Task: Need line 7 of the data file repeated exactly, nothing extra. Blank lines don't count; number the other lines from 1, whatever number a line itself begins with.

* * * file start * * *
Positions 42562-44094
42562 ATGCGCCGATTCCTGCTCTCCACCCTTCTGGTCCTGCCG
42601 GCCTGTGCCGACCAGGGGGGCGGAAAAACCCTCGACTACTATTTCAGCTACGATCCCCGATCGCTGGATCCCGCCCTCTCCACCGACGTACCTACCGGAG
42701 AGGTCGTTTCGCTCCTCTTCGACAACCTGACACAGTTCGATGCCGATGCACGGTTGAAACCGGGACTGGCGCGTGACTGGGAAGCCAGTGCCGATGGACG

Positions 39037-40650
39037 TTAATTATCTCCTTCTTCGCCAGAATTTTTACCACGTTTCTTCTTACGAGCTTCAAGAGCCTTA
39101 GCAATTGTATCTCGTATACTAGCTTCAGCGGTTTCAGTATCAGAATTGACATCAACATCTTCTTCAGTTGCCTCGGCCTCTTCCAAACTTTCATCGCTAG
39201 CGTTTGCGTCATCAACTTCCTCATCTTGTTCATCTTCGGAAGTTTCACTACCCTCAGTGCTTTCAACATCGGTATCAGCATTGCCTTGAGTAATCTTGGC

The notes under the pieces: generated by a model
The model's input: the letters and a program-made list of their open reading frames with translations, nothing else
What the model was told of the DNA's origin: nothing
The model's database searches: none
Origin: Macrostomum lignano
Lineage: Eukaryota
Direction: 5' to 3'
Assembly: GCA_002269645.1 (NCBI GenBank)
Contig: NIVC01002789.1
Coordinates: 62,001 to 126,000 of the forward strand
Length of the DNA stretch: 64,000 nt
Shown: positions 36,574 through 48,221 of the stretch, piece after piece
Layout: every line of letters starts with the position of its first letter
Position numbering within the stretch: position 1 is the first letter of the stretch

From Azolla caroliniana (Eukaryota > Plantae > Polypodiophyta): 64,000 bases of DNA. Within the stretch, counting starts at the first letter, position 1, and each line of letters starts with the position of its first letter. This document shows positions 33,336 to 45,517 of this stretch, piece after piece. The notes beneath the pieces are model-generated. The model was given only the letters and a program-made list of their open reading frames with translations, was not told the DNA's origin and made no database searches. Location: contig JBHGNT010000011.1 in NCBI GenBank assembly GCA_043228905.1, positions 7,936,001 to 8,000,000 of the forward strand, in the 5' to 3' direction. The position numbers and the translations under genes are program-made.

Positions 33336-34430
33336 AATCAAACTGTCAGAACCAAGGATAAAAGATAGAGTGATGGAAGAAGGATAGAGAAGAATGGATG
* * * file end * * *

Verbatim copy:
39101 GCAATTGTATCTCGTATACTAGCTTCAGCGGTTTCAGTATCAGAATTGACATCAACATCTTCTTCAGTTGCCTCGGCCTCTTCCAAACTTTCATCGCTAG